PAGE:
If you love savoury pancakes, these veggie-packed Crispy Semolina Pancakes will make your day! More-ish and absolutely delicious, these wholesome pancakes are fluffy in the middle and oh so crispy on the outside. They are substantial enough to make a satisfying light meal.
Savoury Pancakes – The Cornerstone Of Indian Breakfasts
Indian cuisine is known for its amazing vegetarian savoury breakfasts. While the rest of the world relies on porridge, eggs, avo toast and sweet pancakes; Indian mums everywhere are whipping up delicious savoury pancakes often with vegetables and lots of spices. In fact, savoury pancakes are such a constant in the Indian breakfast scene that every state has their own speciality and variation. Utilizing all kinds of flours and legumes, these pancakes are always piping hot, crispy on the outside and dotted with herbs and spices.
Besan (chickpea flour), sooji (semolina) and rice flour are the most popular choices for savoury Indian pancakes. Vegetables are either topped on the pancake and cooked/grilled or mixed with the batter. These pancakes are nourishing and filling and make a great light meal or snack no matter what time of the day it is. Often eaten with a green chutney or tomato relish, these can be made ahead and reheated on a hot pan or if they are thick, then in a toaster.
Cooking A Perfectly Fluffy Savoury Pancake
My Crispy Semolina Veggie Pancake is inspired by the South Indian labour of love – Uttapam. A fermented rice pancake topped with caramelized onion, chilli and coriander. Instead of going down the long 20-hour fermentation route, I have come up with a faster equally delicious alternative. The good old lemon and baking soda method!
The vegetables are lightly cooked in oil for a few minutes before being added to the batter. This is a very clever technique to ensure that the vegetables aren’t crunchy and raw in the final dish and that they don’t sweat while cooking in the pancake batter. Cooking the vegetables first, removes their excess water and dries them a but so when they cook with the batter, they don’t release liquid and keep the pancake dry and fluffy.
After the vegetables have been added to the batter and the batter has been mixed well, we incorporate the lemon and baking soda. In India, we used to use Eno (fruit salt) for this step. But lemon juice and baking soda work perfectly and both are easily available. You first sprinkle baking soda all over the batter. You then drizzle the lemon juice over the baking soda to start the chemical reaction of citric acid combining with sodium bicarbonate to release carbon dioxide and create fizz and bubbles. This fizz gets incorporated in the batter as you gently mix it all, making the batter light and fluffy. This in turn creates the perfect fluffy pancake even though it has dense vegetables in it.
When you make the pancakes, please make sure you cook them low and slow and that you don’t press them down with a spatula/turner. Pancakes will keep in the fridge for up to 2 days. They can also be frozen wrapped in baking paper and stored in ziplock bags/freezer-safe containers for up to 2 weeks.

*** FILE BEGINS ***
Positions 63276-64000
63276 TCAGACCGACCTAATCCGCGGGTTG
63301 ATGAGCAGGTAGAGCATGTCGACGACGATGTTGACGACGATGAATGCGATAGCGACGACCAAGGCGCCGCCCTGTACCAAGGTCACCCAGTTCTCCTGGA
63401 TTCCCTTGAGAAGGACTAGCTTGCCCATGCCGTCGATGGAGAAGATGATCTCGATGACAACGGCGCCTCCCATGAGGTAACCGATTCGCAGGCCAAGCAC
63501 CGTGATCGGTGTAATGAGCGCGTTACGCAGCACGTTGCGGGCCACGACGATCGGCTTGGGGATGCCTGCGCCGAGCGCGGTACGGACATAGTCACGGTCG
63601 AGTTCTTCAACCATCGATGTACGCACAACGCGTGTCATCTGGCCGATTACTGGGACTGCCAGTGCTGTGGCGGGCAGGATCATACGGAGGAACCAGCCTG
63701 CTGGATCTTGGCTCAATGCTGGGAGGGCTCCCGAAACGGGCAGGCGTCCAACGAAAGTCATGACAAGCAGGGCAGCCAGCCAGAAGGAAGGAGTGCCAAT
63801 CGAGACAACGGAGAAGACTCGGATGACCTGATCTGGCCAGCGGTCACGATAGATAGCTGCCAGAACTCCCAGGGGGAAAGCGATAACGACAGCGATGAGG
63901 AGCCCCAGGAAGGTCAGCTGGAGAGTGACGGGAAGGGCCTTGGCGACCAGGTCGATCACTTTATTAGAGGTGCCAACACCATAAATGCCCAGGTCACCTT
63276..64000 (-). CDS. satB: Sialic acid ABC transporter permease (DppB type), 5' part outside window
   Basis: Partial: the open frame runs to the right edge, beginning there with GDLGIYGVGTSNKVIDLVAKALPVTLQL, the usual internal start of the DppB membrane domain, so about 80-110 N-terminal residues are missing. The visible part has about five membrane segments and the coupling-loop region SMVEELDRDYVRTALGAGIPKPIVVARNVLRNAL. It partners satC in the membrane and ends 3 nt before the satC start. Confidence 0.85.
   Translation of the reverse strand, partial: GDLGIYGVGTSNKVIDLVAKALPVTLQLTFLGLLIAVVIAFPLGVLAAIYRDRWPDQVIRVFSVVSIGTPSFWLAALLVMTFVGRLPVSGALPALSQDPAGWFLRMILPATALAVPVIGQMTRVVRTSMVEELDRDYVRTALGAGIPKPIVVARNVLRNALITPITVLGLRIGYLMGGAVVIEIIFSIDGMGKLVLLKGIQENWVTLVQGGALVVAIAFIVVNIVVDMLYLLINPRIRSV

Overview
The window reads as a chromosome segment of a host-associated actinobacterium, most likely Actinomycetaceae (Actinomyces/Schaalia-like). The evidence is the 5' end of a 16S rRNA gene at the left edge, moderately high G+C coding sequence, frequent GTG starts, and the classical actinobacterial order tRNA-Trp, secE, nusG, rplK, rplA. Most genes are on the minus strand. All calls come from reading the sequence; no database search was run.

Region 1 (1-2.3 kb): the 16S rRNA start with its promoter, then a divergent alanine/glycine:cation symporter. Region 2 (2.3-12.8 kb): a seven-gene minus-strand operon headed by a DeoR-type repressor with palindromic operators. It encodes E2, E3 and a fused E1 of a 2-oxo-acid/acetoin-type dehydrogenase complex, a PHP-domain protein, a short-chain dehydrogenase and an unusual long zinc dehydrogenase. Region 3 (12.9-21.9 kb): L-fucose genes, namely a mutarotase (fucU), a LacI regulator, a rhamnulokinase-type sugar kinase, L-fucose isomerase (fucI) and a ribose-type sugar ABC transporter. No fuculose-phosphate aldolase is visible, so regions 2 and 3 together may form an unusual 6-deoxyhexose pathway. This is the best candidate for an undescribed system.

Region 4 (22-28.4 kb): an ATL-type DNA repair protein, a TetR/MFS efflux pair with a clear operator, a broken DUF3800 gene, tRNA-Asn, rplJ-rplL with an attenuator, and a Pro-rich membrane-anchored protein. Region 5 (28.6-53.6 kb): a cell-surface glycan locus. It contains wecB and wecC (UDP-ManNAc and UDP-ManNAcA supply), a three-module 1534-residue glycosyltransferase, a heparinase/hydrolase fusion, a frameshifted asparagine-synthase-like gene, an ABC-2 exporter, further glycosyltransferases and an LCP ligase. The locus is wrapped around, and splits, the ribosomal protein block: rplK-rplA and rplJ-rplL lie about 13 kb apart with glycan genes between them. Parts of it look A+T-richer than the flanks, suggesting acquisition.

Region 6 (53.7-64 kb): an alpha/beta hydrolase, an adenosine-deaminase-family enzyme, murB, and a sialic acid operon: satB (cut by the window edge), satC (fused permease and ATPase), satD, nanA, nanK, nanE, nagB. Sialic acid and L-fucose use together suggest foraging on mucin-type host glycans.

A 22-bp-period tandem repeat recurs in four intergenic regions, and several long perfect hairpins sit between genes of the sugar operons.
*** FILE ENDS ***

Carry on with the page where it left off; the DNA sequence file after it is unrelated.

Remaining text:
- 1 ¼ cups (250 g) semolina
- 2 tablespoons (20 g) rice flour
- 1 ½ teaspoons sea salt flakes
- ½ teaspoon red chilli powder
- Freshly ground black pepper
- 1 tablespoon oil
- ½ green cayenne chilli, sliced and chopped
- 2 teaspoons cumin seeds
- ½ cup (60 g) red onion, finely chopped
- ½ cup (50 g) carrot, grated
- ½ cup (70 g) capsicum, finely diced
- ¼ coriander leaves, chopped
- ¼ cup yoghurt
- 1 cup water
- 1 teaspoon baking soda
- 3 tablespoons lemon juice
- Oil for pan-frying
Add semolina, rice flour, salt, chilli powder and black pepper to a large bowl. Toss to mix.
Heat oil in a small frying pan on medium. Add green chilli and cumin seeds. Sauté for a few seconds until fragrant. Add onion, carrot and capsicum. Toss and sauté for 2 minutes until veggies are glazed. Remove from heat.
Add veggies to the semolina mix in the bowl.
Add coriander, yoghurt and water. Mix well with a wooden spoon to form a loose batter.
Sprinkle the baking soda over the pancake batter. Drizzle the lemon juice over the baking soda till it starts frothing. Wait a few seconds and then using a wooden spoon, lightly mix the batter in a clockwise motion for a few seconds until it feels light and airy.
Drizzle some oil in a frying pan on medium-low heat. Spoon half a cup of the pancake batter over the oil in the pan. Spread it gently to half inch thickness. Cook for 4-6 minutes until the bottom appears golden and crisped while the top is starting to dry out. Gently flip the pancake over and cook the other side for 4-6 minutes or until the pancake appears cooked, fluffy and crispy on the outside. (Do not press the pancake with the spatula. It is important to let it cook on gentle heat without pressing in order to get a fluffy interior and crispy crust). If the pancake starts browning too quickly, reduce the heat.
Repeat with the remaining batter.
It is important to cook the pancakes on medium-low to low heat for a longer period to ensure the middle is cooked to fluffy perfection. Do not press the pancake down with your spatula, pressing down makes the middle stodgy and you will never get a fluffy pancake.